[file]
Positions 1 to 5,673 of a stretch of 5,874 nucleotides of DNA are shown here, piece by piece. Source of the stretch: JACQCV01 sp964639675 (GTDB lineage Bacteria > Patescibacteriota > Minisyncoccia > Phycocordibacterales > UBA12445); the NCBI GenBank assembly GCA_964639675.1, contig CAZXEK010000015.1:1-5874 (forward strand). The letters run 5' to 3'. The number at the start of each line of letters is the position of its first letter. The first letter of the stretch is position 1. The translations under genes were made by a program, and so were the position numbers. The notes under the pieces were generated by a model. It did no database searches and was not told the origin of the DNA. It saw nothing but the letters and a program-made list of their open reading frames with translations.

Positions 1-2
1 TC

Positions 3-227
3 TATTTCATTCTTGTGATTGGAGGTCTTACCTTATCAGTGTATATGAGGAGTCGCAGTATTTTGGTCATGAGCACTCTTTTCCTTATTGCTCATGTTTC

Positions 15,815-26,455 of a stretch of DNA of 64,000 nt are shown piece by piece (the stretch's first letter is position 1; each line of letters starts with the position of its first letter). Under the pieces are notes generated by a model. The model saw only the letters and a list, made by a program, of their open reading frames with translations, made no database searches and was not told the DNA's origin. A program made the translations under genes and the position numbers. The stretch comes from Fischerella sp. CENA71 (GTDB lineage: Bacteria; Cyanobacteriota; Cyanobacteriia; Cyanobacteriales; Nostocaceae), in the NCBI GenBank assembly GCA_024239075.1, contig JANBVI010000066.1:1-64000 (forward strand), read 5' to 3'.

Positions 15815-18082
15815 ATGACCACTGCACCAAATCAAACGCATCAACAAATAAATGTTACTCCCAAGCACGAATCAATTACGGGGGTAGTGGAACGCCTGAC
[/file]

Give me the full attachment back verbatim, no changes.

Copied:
Positions 1 to 5,673 of a stretch of 5,874 nucleotides of DNA are shown here, piece by piece. Source of the stretch: JACQCV01 sp964639675 (GTDB lineage Bacteria > Patescibacteriota > Minisyncoccia > Phycocordibacterales > UBA12445); the NCBI GenBank assembly GCA_964639675.1, contig CAZXEK010000015.1:1-5874 (forward strand). The letters run 5' to 3'. The number at the start of each line of letters is the position of its first letter. The first letter of the stretch is position 1. The translations under genes were made by a program, and so were the position numbers. The notes under the pieces were generated by a model. It did no database searches and was not told the origin of the DNA. It saw nothing but the letters and a program-made list of their open reading frames with translations.

Positions 1-2
1 TC

Positions 3-227
3 TATTTCATTCTTGTGATTGGAGGTCTTACCTTATCAGTGTATATGAGGAGTCGCAGTATTTTGGTCATGAGCACTCTTTTCCTTATTGCTCATGTTTC

Positions 15,815-26,455 of a stretch of DNA of 64,000 nt are shown piece by piece (the stretch's first letter is position 1; each line of letters starts with the position of its first letter). Under the pieces are notes generated by a model. The model saw only the letters and a list, made by a program, of their open reading frames with translations, made no database searches and was not told the DNA's origin. A program made the translations under genes and the position numbers. The stretch comes from Fischerella sp. CENA71 (GTDB lineage: Bacteria; Cyanobacteriota; Cyanobacteriia; Cyanobacteriales; Nostocaceae), in the NCBI GenBank assembly GCA_024239075.1, contig JANBVI010000066.1:1-64000 (forward strand), read 5' to 3'.

Positions 15815-18082
15815 ATGACCACTGCACCAAATCAAACGCATCAACAAATAAATGTTACTCCCAAGCACGAATCAATTACGGGGGTAGTGGAACGCCTGAC